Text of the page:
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Responsible data management toolbox

3.3 Data protection roles and responsabilities


Keep in mind

The role of a DPO is to advise and support your data protection implementation, particularly in the field.

Depending on whether you are a “controller” or “processor” on data management activities, your responsibilities differ: it is important to clarify them to reduce risks and have the right tools.

The data processing register allows you to have traceability and a complete picture of the usage of personal data within your organisation.

As OCHA put it in the title of its study “We Are All Data People: Insights from the Data Literacy Survey,” data management is not only the prerogative of technical specialists. By extension, data protection is also a problem that cuts across much of an organisation’s members. Each one deals with data and must keep with respectful practice, the latter often depending on the weakest link (the one who, without realizing the implications, will irresponsibly manage his or her passwords, use his or her personal computer for business reasons, etc.).

There are however different and more formal responsibilities within the organisation, depending on the role the organisation plays. These are the ones we are presenting here.

3.3.1 What is the role of a DPO, a controller and a processor in relation to field operations?

3.3.2 How do I learn about the responsibilities of an organisation?

To find out whether your organisation is a processor or a controller, you can take the test provided by the ICO (here in its original version). It is not uncommon for an organisation to perform both functions at the same time, depending on the circumstances in which they process the data.

Sometimes, and this is the case when your organisation is in partnership or consortium with others, a joint controller function is possible: the mission is carried out jointly with the same responsibilities. It is then recommended to clarify, for example through a joint responsibility agreement, the roles of each co-controller in relation to their shared responsibilities.

This ICO test will allow you to establish your responsibilities for each type of processing.

Are we a controller?

  • We have decided to collect or process the personal data.
  • We have decided what the purpose or outcome of processing was to be.
  • We have decided what personal data should be collected.
  • We have decided which individuals to collect personal data about.
  • We obtain a commercial gain or other benefit from the processing, except for any payment for services from another controller.
  • We are processing the personal data as a result of a contract between us and the data subject.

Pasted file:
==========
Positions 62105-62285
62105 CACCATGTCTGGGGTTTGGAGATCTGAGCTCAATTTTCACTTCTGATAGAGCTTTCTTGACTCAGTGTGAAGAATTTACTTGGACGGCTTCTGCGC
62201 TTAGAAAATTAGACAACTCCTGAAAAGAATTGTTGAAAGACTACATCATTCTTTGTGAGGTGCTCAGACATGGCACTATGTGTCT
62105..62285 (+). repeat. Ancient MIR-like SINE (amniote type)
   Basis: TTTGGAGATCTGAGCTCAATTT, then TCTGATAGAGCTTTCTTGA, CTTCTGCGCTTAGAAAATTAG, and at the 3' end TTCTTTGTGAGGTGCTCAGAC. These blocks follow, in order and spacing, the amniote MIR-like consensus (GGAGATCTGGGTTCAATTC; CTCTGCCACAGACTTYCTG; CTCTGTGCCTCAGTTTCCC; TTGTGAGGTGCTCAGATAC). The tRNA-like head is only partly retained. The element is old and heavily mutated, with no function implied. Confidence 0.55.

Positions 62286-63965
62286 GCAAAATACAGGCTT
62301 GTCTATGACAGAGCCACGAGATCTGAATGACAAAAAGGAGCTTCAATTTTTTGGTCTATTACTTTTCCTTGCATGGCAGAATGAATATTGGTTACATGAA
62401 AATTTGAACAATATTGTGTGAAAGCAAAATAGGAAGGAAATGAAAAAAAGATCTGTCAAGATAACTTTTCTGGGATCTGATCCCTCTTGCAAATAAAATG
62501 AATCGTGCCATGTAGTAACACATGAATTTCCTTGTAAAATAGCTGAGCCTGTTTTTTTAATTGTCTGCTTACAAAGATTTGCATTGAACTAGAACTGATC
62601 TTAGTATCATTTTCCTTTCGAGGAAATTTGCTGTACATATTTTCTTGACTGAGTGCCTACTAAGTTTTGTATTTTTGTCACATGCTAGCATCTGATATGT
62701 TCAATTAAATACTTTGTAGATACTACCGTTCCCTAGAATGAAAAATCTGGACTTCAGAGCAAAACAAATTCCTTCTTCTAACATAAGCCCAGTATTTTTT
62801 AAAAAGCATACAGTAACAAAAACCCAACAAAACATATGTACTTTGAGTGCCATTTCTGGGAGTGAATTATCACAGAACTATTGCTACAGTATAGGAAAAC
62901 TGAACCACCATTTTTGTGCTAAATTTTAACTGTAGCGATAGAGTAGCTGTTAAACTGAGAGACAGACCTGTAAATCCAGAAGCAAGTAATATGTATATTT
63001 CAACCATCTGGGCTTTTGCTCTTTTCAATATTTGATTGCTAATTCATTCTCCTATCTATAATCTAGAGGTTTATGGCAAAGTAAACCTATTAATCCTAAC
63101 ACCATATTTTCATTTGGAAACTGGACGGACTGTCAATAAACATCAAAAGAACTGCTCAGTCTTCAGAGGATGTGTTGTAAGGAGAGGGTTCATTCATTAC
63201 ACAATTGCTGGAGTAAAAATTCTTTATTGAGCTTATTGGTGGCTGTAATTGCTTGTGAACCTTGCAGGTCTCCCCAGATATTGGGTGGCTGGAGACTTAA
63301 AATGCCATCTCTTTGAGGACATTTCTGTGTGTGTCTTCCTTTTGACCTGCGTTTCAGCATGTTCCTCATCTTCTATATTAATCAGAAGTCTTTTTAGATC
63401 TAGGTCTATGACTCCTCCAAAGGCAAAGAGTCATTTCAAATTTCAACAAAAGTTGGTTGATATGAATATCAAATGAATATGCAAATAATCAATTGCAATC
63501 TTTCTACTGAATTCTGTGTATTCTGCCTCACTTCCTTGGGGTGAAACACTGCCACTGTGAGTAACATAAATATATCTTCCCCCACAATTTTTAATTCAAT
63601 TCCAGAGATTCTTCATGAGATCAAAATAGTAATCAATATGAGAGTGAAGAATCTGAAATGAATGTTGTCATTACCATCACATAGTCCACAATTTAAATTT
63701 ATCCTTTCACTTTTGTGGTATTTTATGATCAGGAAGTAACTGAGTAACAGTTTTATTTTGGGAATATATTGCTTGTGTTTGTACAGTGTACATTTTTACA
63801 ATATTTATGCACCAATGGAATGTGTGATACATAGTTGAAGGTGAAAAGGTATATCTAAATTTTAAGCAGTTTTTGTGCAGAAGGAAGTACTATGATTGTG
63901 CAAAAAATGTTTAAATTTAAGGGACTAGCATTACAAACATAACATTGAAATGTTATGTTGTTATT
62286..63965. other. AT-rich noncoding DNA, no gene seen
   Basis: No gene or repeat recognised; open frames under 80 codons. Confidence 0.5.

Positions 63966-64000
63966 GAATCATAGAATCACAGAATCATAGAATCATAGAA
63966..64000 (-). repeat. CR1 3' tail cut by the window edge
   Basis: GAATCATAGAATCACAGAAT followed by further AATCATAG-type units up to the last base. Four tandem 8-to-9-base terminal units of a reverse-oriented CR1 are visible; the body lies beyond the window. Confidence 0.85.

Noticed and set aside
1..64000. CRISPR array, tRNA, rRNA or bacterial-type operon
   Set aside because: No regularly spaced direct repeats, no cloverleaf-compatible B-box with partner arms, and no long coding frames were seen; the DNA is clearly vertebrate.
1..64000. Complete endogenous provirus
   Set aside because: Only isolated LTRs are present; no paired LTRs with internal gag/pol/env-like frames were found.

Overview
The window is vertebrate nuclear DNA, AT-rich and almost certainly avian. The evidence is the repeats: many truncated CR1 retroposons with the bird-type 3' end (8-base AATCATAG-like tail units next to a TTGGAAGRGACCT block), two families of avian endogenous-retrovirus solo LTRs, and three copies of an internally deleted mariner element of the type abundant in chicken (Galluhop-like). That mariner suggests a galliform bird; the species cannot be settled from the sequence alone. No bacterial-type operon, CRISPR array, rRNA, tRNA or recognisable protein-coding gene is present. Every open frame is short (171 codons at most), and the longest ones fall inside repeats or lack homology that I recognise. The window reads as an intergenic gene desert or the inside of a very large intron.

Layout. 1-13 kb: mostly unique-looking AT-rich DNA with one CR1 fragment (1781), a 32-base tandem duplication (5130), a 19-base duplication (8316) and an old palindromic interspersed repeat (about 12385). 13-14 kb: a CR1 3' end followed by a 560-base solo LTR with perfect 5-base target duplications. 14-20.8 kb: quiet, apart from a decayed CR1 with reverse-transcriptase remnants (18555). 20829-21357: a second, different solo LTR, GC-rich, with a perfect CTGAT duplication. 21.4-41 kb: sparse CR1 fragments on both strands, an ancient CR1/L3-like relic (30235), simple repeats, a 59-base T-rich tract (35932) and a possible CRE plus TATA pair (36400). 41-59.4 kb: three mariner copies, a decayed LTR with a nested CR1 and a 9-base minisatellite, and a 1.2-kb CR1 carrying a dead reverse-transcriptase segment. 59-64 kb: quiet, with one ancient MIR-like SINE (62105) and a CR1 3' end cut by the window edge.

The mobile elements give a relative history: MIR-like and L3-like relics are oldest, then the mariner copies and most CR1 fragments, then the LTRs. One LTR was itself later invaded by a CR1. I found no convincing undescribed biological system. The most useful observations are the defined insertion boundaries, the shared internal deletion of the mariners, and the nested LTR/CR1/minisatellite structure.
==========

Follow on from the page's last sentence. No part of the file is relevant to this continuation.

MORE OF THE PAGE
• The data subjects are our employees.
  • We make decisions about the individuals concerned as part of or as a result of the processing.
  • We exercise professional judgement in the processing of the personal data.
  • We have a direct relationship with the data subjects.
  • We have complete autonomy as to how the personal data is processed.
  • We have appointed the processors to process the personal data on our behalf.

Are we a joint controller?

  • We have a common objective with others regarding the processing.
  • We are processing the personal data for the same purpose as another controller.
  • We are using the same set of personal data (e.g. one database) for this processing as another controller.
  • We have designed this process with another controller.
  • We have common information management rules with another controller.

Are we a processor?

  • We are following instructions from someone else regarding the processing of personal data.
  • We were given the personal data by a customer or similar third entity, or told what data to collect.
  • We do not decide to collect personal data from individuals.
  • We do not decide what personal data should be collected from individuals.
  • We do not decide on the lawful basis for the use of that data.
  • We do not decide what purpose or purposes the data will be used for.
  • We do not decide whether to disclose the data, or to whom.
  • We do not decide how long to retain the data.
  • We may make some decisions on how data is processed, but implement these decisions under a contract with someone else.
  • We are not interested in the end result of the processing.

You can refer to Solidarités International’s “data processing agreement” template, to draw up a subcontracting agreement clarifying roles and responsibilities between the organization responsible for processing and the subcontractor.

3.3.3 What is the purpose of the data processing register?

In the context of data protection, personal data processing activities must be documented in a processing register. It is a tool that allows you to list all of the types of processing that your organisation carries out on personal data, to have a traceability of the actions carried out and to identify the persons responsible. To summarise, this document is useful for you to have an overall view of the use of the personal data that you have collected. It lists:

  • the stakeholders (representative, processors, joint controllers, etc.) who are involved in the data processing,
  • the categories of data processed, what the data is used for (what you do with it), who accesses the data and to whom it is communicated,
  • how long you retain the data,
  • how the data is secured.

If you are an NGO with less than 250 employees, the register should only contain the following information:

  • “non-occasional data processing (example: payroll management, customer/prospect and supplier management, etc.)
  • processing that may impact the rights and freedoms of data subjects (e.g. geolocation systems, video surveillance systems, etc.)
  • processing of sensitive personal data (e.g. health data, offences, etc.).”